Figures 6c, 6f, and 6i show the spatial characteristics of the spring season drought response in the GFS AGCM. During the spring season, the spatial characteristics of the composite GFS precipitation response have reduced amplitude and significance in the northern Great Plains subregion in the PcAn simulation and little significant drying in either subregion in the LFc or HFc simulations. This is likely because of the small-amplitude (or positive) response in the region during March and April (Fig. 5c) in the composite average. In the southern Great Plains, the PcAn and HFc simulations have significant drying in Kansas, western Colorado, and Texas during the spring. During the summer season (Figs. 7c,f,i), when internal atmospheric variability is largest, there is little significant drought in any of the GFS simulations.

Differences in the precipitation responses can be better understood by viewing the composite average 200-hPa geopotential height (Z200) response for the AGCM simulations during spring and summer seasons (Figs. 8a–h). Schubert et al. (2009) show the Z200 pattern annual mean response of the PcAn simulations, with positive heights extending across the Pacific in both hemispheres, consistent with the results of Hoerling and Kumar (2003) and Seager et al. (2003, 2005). The spring season Z200 composite patterns are similar in structure for all SST forcing patterns in the three models; thus, only the PcAn response is shown for MAM (Figs. 8a,e,i). The spring Z200 patterns are generally similar between the NSIPP1 and AM2.1 models over the southern continental United States, with positive height anomalies centered over the western United States extending east through the Great Plains subregions. The strength and structure of this ridge of high pressure has been shown to be directly coupled to reduced precipitation in the underlying region and is associated with a poleward shift in the subtropical jets, with anomalous warming and descent (not shown).

Fig. 8.

Simulated 200-hPa geopotential height difference from control simulation (PnAn). AM2.1 (a) MAM PcAn, (b) JJA PcAn, (c) JJA LFc, and (d) JJA HFc response. NSIPP1 (e) MAM PcAn, (f) JJA PcAn, (g) JJA LFc, and (h) JJA HFc response. GFS (i) MAM PcAn, (j) JJA PcAn, (k) JJA LFc, and (l) JJA HFc respose. The contour intervals are 5 m, and shading denotes 90% confidence.

Fig. 8.

Simulated 200-hPa geopotential height difference from control simulation (PnAn). AM2.1 (a) MAM PcAn, (b) JJA PcAn, (c) JJA LFc, and (d) JJA HFc response. NSIPP1 (e) MAM PcAn, (f) JJA PcAn, (g) JJA LFc, and (h) JJA HFc response. GFS (i) MAM PcAn, (j) JJA PcAn, (k) JJA LFc, and (l) JJA HFc respose. The contour intervals are 5 m, and shading denotes 90% confidence.

Figures 8b–d shows the JJA Z200 composite anomalies for the PcAn, LFc, and HFc simulations of the AM2.1 AGCM. The AM2.1 AGCM simulates a similar height response pattern for all forcing patterns, characterized by positive heights in the eastern subtropical Pacific and in the near-northern region of Canada and negative heights in the Gulf of Alaska and off the coast of the mid-Atlantic states (spatial correlations for PcAn and LFc, r = 0.90; PcAn and HFc, r = 0.85; and HFc and LFc, r = 0.90). The positive heights in the near-northern region of Canada are consistent with the northeast movement of the drought seen in Fig. 7. The NSIPP1 simulates positive heights over much of the northern continental United States, with negative heights over the southern states and Mexico. The height response is strongest for the PcAn forcing pattern and becomes progressively weaker in the LFc and HFc simulations. This change is consistent with the precipitation composites in Fig. 6 and the seasonal drought response in the Great Plains shown in Fig. 5. For the NSIPP1 simulations, the Z200 response is not as well correlated between forcing patterns as in AM2.1 (PcAn and LFc, r = 0.84; PcAn and HFc, r = 0.82; and HFc and LFc, r = 0.67), though the differences in the spatial correlations are more in line with the differences in the spatial correlations of the SST forcing patterns. We note that Wang et al. (2010) attribute more of the simulated summer season Great Plains drought signal to a reduction in the low-level jet associated with the low-level cyclone in the Gulf of Mexico than with the teleconnection patterns shown here. In the GFS simulation, the ridge is shifted further to the east during spring and covers most of the contiguous United States. During JJA, the ridge that covers most of the contiguous United Sates during the spring is absent, with positive anomalies confined to the Pacific Northwest (Figs. 8j–l). For the GFS simulations, the coherence between the Z200 responses is further reduced (spatial correlations for PcAn and LFc, r = 0.80; PcAn and HFc, r = 0.61; and HFc and LFc, r = 0.63).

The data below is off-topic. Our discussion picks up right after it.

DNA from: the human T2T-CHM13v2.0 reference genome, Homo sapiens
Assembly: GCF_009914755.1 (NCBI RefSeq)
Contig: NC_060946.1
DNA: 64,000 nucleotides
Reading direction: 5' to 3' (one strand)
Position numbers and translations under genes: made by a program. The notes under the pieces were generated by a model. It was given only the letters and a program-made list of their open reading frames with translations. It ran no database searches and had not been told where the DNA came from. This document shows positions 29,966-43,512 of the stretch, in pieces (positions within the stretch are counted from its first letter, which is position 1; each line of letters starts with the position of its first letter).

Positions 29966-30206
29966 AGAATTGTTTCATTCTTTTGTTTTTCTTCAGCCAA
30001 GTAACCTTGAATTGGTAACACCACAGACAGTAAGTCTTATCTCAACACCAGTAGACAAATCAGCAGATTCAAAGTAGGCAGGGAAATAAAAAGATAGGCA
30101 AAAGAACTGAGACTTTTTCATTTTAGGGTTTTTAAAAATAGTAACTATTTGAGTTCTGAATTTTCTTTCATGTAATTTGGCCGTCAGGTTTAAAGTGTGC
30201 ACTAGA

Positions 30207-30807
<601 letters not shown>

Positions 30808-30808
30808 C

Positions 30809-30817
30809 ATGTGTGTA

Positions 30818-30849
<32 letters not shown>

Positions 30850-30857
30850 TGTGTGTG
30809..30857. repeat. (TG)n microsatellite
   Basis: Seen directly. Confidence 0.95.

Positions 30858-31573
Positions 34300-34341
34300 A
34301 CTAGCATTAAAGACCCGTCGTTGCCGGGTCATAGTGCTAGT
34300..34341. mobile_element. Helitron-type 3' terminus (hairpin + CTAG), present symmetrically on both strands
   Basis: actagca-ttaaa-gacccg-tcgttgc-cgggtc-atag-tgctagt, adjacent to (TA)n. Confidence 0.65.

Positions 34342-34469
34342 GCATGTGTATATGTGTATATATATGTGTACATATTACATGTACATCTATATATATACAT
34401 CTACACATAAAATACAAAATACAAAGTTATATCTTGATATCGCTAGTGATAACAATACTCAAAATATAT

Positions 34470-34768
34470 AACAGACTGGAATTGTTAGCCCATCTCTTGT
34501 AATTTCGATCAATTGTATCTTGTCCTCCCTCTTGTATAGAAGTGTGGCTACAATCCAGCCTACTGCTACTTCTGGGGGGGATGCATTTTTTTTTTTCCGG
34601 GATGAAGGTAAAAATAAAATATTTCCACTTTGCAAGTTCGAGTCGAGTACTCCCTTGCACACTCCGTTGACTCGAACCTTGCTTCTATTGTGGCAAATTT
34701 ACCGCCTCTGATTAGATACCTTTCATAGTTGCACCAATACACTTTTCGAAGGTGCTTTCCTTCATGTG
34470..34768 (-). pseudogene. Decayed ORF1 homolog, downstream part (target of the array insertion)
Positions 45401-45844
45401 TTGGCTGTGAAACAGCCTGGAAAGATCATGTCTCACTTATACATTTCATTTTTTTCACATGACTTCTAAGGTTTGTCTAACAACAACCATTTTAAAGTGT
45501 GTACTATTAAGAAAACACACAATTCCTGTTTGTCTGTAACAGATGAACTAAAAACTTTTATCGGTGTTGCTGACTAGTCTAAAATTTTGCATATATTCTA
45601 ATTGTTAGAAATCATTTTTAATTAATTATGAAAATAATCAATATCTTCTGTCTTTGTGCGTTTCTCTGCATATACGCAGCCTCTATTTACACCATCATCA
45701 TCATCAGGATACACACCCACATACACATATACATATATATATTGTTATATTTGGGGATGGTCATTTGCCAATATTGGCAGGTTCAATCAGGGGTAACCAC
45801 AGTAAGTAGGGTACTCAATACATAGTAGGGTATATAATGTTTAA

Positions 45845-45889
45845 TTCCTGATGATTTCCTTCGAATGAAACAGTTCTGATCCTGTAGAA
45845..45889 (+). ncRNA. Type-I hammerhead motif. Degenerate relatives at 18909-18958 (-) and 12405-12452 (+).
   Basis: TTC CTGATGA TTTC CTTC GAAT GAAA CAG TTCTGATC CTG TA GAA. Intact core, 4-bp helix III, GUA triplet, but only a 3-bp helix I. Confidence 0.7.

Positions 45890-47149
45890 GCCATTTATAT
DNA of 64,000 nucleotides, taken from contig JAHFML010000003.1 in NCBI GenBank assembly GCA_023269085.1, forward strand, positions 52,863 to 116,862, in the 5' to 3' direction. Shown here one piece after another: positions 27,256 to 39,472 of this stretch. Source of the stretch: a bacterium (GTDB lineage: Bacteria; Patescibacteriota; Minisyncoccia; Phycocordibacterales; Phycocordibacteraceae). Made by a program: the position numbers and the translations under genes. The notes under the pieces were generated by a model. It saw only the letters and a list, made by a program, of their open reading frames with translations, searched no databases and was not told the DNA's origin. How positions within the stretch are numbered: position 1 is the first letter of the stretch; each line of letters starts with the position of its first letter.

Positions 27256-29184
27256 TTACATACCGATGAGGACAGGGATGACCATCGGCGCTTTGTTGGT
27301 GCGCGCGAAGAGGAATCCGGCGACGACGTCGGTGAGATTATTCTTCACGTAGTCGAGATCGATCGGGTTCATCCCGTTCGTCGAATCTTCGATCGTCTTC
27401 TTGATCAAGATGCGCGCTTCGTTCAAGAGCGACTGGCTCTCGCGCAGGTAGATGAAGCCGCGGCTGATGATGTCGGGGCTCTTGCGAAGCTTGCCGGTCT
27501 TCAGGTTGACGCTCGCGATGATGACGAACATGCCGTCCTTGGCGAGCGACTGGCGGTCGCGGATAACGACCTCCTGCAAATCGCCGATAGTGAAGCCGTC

In Fig. 9, we examine the signal-to-noise ratio of the Z200 response to better understand the degree to which internal variability obscures the summer season precipitation signal forced by the SST anomalies. Following the procedure in Schubert et al. (2009), we show the quantity

 
formula